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postnuptial agreement

A postnuptial agreement—also known as a postnup or a postmarital agreement—is a contract between spouses made after entering into marriage. Laws regarding the enforceability of postnuptial agreements and the property and other rights that may be agreed to vary from state to state.

A postnuptial agreement may be made in anticipation of separation or divorce or may be made to determine the ownership of certain assets when one spouse dies—and may include the surviving spouse’s waiver of certain property rights that would otherwise guarantee the surviving spouse inherit a certain amount of the deceased spouse’s real and personal property (real estate and all other property).

This right that may be waived is sometimes known as the spouse’s elective share and is provided for in state statutes. The elective share provides some minimum amount of inheritance to the surviving spouse and allows the surviving spouse to choose that elective share if it is larger than what the deceased spouse left the surviving spouse by will, for example.

Issues of child custody, alimony or spousal support, life insurance, and other marital assets may also be addressed in a postnuptial agreement.

Child Support May Not Be Adversely Affected by a Postmarital Agreement

The right of a child to support may not be adversely affected by a postmarital agreement.

Reasons A Postmarital Agreement May Be Unenforceable

A postmarital agreement must be in writing and signed by both parties. A postmarital agreement is not enforceable if the party against whom enforcement is requested proves that:

• the party did not sign the agreement voluntarily; or

• the agreement was unconscionable when it was signed and, before signing the agreement, that party: (1) was not provided a fair and reasonable disclosure of the property or financial obligations of the other party; (2) did not voluntarily and expressly waive (in writing) any right to disclosure of the property or financial obligations of the other party beyond the disclosure provided; and (3) did not have and could not reasonably have had adequate knowledge of the property or financial obligations of the other party.

A question of unconscionability of a postmarital agreement is usually decided by the court as a matter of law rather than by the jury as a matter of fact.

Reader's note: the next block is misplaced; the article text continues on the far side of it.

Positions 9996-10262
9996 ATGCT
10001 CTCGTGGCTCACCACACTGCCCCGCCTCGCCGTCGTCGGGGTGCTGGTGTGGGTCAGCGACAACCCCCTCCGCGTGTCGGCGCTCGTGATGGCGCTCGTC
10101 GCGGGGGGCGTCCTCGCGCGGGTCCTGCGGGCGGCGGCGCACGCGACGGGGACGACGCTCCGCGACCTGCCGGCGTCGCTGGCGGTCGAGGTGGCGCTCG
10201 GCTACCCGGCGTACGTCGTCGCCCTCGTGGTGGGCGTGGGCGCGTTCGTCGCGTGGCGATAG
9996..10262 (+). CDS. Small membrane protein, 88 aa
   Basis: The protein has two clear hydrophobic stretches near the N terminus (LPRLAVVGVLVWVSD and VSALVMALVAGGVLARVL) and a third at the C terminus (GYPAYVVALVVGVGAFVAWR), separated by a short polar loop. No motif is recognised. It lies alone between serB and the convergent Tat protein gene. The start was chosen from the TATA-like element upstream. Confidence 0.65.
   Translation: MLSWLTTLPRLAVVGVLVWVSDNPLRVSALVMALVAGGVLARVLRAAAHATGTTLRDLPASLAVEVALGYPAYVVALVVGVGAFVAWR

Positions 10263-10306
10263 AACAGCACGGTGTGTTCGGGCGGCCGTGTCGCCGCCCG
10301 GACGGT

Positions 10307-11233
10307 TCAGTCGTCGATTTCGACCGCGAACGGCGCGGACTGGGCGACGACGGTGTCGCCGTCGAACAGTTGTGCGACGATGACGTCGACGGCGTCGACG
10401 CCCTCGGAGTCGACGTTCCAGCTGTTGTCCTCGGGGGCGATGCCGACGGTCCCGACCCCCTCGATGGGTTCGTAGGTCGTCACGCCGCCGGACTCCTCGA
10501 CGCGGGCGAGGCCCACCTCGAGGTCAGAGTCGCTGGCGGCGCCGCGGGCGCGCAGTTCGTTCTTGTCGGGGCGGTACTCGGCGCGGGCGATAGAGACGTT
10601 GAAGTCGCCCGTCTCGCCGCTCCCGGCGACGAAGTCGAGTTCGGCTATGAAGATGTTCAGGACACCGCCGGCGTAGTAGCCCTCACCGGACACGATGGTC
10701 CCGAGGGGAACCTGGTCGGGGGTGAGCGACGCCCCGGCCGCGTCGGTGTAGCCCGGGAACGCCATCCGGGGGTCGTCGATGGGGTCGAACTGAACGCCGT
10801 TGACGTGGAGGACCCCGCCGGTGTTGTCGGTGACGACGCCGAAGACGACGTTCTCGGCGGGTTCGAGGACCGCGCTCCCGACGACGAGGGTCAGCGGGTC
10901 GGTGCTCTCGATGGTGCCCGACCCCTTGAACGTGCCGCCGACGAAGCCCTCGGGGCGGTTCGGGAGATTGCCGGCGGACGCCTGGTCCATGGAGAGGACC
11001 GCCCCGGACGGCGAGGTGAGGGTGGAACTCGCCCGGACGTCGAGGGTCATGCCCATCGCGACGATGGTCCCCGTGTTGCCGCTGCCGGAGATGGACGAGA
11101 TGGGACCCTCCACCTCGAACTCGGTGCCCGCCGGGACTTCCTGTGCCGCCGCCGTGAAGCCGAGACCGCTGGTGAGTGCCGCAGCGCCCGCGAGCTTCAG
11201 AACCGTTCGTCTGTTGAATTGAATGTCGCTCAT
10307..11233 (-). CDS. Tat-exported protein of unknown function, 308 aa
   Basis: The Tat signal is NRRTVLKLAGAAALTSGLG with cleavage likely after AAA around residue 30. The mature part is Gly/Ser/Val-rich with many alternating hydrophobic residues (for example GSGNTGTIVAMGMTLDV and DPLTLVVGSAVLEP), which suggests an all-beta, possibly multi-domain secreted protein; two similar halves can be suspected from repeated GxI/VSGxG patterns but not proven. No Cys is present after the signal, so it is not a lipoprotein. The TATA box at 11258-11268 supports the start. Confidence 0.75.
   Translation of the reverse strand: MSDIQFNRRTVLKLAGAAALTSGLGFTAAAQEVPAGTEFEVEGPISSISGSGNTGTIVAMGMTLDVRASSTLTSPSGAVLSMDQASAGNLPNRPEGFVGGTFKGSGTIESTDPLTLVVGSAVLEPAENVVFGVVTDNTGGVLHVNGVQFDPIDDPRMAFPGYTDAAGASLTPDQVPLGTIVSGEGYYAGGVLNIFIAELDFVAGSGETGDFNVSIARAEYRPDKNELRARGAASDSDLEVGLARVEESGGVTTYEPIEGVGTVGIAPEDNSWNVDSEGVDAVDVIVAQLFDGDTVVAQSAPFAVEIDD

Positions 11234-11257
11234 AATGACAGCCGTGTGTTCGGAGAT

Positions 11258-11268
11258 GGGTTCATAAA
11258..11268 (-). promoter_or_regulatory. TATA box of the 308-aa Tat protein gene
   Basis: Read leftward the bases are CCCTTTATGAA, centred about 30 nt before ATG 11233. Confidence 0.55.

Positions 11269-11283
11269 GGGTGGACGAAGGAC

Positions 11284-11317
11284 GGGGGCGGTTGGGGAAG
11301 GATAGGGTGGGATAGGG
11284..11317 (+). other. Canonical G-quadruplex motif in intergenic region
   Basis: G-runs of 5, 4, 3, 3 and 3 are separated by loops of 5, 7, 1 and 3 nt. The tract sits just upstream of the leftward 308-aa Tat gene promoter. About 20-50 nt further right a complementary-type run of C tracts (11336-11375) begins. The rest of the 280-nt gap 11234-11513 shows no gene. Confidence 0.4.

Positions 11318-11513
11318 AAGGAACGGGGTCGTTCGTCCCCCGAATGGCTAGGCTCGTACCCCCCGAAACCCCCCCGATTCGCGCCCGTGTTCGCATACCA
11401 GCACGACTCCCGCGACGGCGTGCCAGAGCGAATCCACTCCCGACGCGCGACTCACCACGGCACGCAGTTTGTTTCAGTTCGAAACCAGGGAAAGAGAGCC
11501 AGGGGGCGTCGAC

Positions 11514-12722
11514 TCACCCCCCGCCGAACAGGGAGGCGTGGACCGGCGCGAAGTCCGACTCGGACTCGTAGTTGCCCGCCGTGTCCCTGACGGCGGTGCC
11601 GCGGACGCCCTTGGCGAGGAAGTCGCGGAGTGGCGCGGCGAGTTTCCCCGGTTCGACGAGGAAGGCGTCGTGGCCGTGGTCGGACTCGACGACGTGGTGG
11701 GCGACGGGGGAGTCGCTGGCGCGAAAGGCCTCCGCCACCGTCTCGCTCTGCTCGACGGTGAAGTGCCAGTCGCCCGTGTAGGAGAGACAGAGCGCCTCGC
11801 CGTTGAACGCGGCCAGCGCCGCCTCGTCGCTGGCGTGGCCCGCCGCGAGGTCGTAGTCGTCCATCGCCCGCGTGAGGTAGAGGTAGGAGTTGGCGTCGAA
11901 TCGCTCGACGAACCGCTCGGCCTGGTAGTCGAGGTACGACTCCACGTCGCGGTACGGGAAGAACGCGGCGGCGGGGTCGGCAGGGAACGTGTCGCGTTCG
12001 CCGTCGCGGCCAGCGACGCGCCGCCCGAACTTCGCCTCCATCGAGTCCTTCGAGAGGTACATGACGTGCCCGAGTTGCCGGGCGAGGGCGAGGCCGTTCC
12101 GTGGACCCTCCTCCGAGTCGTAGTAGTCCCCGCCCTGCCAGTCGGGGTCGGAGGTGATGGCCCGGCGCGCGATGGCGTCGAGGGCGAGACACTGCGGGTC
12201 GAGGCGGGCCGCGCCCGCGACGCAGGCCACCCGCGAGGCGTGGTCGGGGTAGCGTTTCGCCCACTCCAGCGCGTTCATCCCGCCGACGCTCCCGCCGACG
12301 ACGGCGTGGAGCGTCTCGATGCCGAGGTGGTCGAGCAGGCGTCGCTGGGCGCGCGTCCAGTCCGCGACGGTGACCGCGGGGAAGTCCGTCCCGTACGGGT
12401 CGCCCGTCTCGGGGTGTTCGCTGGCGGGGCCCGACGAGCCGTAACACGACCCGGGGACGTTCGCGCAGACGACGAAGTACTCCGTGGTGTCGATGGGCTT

Law is Often Located in State Statutes

In many states the law regarding postmarital agreements is located in the state’s statutes—often in the family code or domestic relations code.

In Texas, postnuptial agreements, also known as postmarital agreements, are recognized and can be used to determine property rights upon separation, divorce, or death of a spouse. These agreements can include waivers of the surviving spouse's elective share, which is a statutory right to inherit a minimum amount of the deceased spouse's property. However, postnuptial agreements cannot adversely affect a child's right to support. For a postnuptial agreement to be enforceable in Texas, it must be in writing and signed voluntarily by both parties. An agreement may be deemed unenforceable if one party did not sign it voluntarily or if it was unconscionable at the time of signing. Unconscionability includes lack of fair and reasonable disclosure of the other party's financial obligations, absence of a written waiver for such disclosure, and lack of adequate knowledge of the other party's finances. The determination of unconscionability is typically made by the court as a matter of law. Texas law regarding postnuptial agreements is found in the state's statutes, particularly within the family code.

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Can You Get a Prenup After Marriage?
A postnup functions similarly to a prenup, outlining how assets, liabilities, and potential spousal support will be handled if the marriage dissolves.